Sunday, 18 November 2018

Employee Allowed to Sue for Sexual Harassment Five Years After Signing Full and Final Release

Can an employee sue her former supervisor for sexual harassment if she has signed a Full and Final Release in favour of her former employer?

In the case of Watson v. The Governing Council of the Salvation Army of Canada, 2018 ONSC 1066 (CanLII), the Ontario Superior Court of Justice ruled that she might not be precluded by the release.


From sometime in April to August 8, 2011, Emma Watson, not that one, was employed by The Governing Council of The Salvation Army of Canada (the “Salvation Army”) as manager of its Thrift Store in Cambridge.

On August 9, 2011, Ms. Watson signed a Memorandum of Settlement and a Full and Final Release. The documents were prepared by Salvation Army employees. The Salvation Army subsequently paid a lump sum to Ms. Watson of $10,000, less statutory deductions. Group insurance benefits were continued to December 31, 2011.

In the Memorandum of Settlement, Ms. Watson and the Salvation Army acknowledged “… the mutual agreement of separation of employment effective August 8, 2011”. The document went on to say:

… The Employer and Employee having regard to their respective rights, duties and obligations, have determined that they wish to resolve any and all claims, complaints, actions, disputes etc. between them arising out of the employment relationship or the termination of that employment; …

The full text of the Full and Final Release provides as follows;

1. This Release is given by Emma Watson with respect to her employment at The Salvation Army and the ending of her employment.

2. In accordance with the terms of settlement outlined in the attached letter dated August 8, 2011, I, Emma Watson, agree to release any and all claims I have or may have against The Salvation Army, past, present or future, known or unknown, which arise out of or which are in any way related to or connected with my employment or the ending of my employment.

3. This release of claims shall include any claims against anyone or any organization in any way associated with The Salvation Army which arise out of or which are in any way related to or connected with my employment or the ending of my employment.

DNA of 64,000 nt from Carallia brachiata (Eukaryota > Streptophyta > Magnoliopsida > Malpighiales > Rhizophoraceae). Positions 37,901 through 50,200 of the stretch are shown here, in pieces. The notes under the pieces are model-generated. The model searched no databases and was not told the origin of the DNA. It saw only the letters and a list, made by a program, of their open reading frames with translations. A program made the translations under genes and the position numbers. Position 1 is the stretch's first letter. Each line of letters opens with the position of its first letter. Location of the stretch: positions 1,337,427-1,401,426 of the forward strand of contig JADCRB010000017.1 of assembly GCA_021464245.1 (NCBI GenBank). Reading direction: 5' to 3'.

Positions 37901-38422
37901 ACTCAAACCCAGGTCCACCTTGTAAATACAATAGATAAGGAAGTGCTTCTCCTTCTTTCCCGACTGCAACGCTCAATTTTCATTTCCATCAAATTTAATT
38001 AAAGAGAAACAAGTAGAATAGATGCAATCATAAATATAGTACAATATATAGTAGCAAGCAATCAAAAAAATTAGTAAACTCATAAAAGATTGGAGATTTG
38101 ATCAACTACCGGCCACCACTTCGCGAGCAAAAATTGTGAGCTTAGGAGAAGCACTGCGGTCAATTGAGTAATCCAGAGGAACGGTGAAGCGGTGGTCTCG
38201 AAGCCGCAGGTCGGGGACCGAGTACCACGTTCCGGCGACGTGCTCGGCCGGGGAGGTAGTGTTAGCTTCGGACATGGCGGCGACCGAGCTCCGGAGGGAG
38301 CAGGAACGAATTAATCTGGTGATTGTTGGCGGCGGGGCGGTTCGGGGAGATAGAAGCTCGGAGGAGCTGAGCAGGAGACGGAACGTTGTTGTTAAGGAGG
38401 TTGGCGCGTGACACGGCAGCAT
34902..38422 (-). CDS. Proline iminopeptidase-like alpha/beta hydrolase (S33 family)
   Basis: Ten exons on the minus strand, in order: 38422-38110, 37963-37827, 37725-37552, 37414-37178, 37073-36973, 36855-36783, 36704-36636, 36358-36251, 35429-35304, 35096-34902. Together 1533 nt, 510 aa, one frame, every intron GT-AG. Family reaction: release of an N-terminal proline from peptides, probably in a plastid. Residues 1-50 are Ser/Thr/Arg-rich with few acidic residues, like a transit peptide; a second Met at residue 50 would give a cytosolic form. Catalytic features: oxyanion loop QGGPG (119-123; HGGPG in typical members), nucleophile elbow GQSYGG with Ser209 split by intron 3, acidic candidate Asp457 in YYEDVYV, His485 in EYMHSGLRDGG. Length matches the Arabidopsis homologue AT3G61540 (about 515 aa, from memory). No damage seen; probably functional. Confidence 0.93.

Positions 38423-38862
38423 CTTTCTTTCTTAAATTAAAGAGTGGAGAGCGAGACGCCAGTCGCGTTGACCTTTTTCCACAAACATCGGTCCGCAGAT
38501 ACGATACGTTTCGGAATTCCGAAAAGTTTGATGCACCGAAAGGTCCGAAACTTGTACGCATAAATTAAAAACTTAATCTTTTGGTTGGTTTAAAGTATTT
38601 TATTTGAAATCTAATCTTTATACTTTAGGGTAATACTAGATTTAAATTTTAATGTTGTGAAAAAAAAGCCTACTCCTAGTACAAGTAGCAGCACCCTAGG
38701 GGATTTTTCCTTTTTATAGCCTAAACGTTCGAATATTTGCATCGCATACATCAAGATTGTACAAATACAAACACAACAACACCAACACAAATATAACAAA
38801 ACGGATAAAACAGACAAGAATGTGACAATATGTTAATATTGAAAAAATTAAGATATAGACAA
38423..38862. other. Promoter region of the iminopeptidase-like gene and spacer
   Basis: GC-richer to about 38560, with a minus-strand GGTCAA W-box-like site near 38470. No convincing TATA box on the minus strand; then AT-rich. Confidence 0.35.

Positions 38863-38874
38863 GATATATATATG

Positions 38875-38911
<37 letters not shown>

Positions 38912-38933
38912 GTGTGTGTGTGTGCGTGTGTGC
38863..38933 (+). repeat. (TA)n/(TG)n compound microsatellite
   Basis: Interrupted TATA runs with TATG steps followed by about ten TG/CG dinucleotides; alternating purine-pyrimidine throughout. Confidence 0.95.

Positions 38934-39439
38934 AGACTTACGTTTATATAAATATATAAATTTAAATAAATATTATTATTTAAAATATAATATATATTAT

4. I acknowledge that this settlement does not constitute an admission of liability on the part of The Salvation Army.

5. I agree to maintain confidential the existence of this settlement, and the contents of this settlement, and I will not divulge the details to any persons except professional advisors and immediate family, for any reason whatsoever, except as required by law.

6. I agree that I will not say or communicate anything disparaging regarding The Salvation Army or its past and present clergy, officers, members, employees and representatives.

7. I acknowledge that I have had the opportunity to seek any advice I felt necessary with respect to the terms of settlement as well as this document.

8. This release shall bind me, and all persons claiming through me, to the benefit of The Salvation Army and all persons and organizations associated with it.

9. I declare that I have read over and fully understand this document and I voluntarily accept the terms of this document for the purpose of making a full and final settlement of all claims as set out above.

Signed at Kitchener, Ontario this 9 day of Aug , 2011

On January 13, 2015, the Salvation Army received a written sexual harassment complaint from another individual and pertaining to the conduct of one David Court, who was also employed by the Salvation Army, before and after Ms. Watson was employed, as the National Director of Operations for its National Recycling Operations Division.

Investigative Risk Management Inc. was retained to investigate the complaint and, as a result of this investigation, there are said to be eight complaints by former and current employees, in addition to Ms. Watson, of sexual harassment by Mr. Court.

On June 4, 2015, the Salvation Army terminated Mr. Court’s employment, said to be for cause. He sued his employer for wrongful dismissal, but the same is not the subject of this post.

On August 16, 2016, Ms. Watson sued the Salvation Army and David Court, seeking a damage award for negligence, intention infliction of emotional harm and breach of fiduciary duty. She alleged acts of sexual harassment perpetrated by Mr. Court. In their statements of defence, both defendants deny Ms. Watson’s allegations. They also crossclaim against each other.

The Salvation Army reached a settlement with Ms. Watson prior to the motion being heard. Such that, by the time the motion was heard, the only question was whether the case against Mr. Court should be dismissed.

Decision of the Ontario Superior Court

The question the court had to answer was whether Mr. Court could rely on the Release as a means of preventing Ms. Watson’s action. In finding that he could not, the Honourable Mr. Justice D.J. Gordon wrote the following reasons for decision:

[20] It is not disputed, a third party, such as Mr. Court, may, in certain circumstances, enforce a contractual benefit. Here, the language of the Release is important. Was it intended to cover all possible matters? Is the claim here based on employment?

[21] Both counsel say the Release is unambiguous. I agree. The words “ … arise out of … my employment” define the scope.

[22] I conclude the Release cannot be considered all inclusive, including the claims herein, as the scope was the employment relationship. While many of the alleged events occurred at the place of employment and, perhaps, because of the employment, sexual harassment, intimidation and other improper conduct are not connected to employment. They are clearly separate matters. [My emphasis.]